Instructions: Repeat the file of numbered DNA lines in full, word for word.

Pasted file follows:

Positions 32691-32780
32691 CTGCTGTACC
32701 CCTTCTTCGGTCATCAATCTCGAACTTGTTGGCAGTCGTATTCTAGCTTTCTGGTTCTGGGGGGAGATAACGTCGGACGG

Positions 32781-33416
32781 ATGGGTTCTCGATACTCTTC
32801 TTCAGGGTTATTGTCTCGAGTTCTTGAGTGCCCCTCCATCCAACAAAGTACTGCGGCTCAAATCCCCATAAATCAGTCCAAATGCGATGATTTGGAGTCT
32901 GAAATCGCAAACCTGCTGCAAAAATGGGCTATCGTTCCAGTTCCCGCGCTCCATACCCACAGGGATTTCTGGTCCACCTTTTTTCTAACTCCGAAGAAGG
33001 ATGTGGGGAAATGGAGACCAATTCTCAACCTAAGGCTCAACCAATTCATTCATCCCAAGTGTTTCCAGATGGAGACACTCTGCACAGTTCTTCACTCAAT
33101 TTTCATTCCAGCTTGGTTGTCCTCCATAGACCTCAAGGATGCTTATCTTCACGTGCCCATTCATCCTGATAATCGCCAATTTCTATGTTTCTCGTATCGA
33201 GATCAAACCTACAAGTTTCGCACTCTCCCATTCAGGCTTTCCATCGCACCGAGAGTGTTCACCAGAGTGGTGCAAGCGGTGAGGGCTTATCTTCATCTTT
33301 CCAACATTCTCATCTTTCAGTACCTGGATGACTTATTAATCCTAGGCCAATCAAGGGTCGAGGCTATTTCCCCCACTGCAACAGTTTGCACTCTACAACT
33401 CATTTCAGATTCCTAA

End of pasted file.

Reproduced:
Positions 32691-32780
32691 CTGCTGTACC
32701 CCTTCTTCGGTCATCAATCTCGAACTTGTTGGCAGTCGTATTCTAGCTTTCTGGTTCTGGGGGGAGATAACGTCGGACGG

Positions 32781-33416
32781 ATGGGTTCTCGATACTCTTC
32801 TTCAGGGTTATTGTCTCGAGTTCTTGAGTGCCCCTCCATCCAACAAAGTACTGCGGCTCAAATCCCCATAAATCAGTCCAAATGCGATGATTTGGAGTCT
32901 GAAATCGCAAACCTGCTGCAAAAATGGGCTATCGTTCCAGTTCCCGCGCTCCATACCCACAGGGATTTCTGGTCCACCTTTTTTCTAACTCCGAAGAAGG
33001 ATGTGGGGAAATGGAGACCAATTCTCAACCTAAGGCTCAACCAATTCATTCATCCCAAGTGTTTCCAGATGGAGACACTCTGCACAGTTCTTCACTCAAT
33101 TTTCATTCCAGCTTGGTTGTCCTCCATAGACCTCAAGGATGCTTATCTTCACGTGCCCATTCATCCTGATAATCGCCAATTTCTATGTTTCTCGTATCGA
33201 GATCAAACCTACAAGTTTCGCACTCTCCCATTCAGGCTTTCCATCGCACCGAGAGTGTTCACCAGAGTGGTGCAAGCGGTGAGGGCTTATCTTCATCTTT
33301 CCAACATTCTCATCTTTCAGTACCTGGATGACTTATTAATCCTAGGCCAATCAAGGGTCGAGGCTATTTCCCCCACTGCAACAGTTTGCACTCTACAACT
33401 CATTTCAGATTCCTAA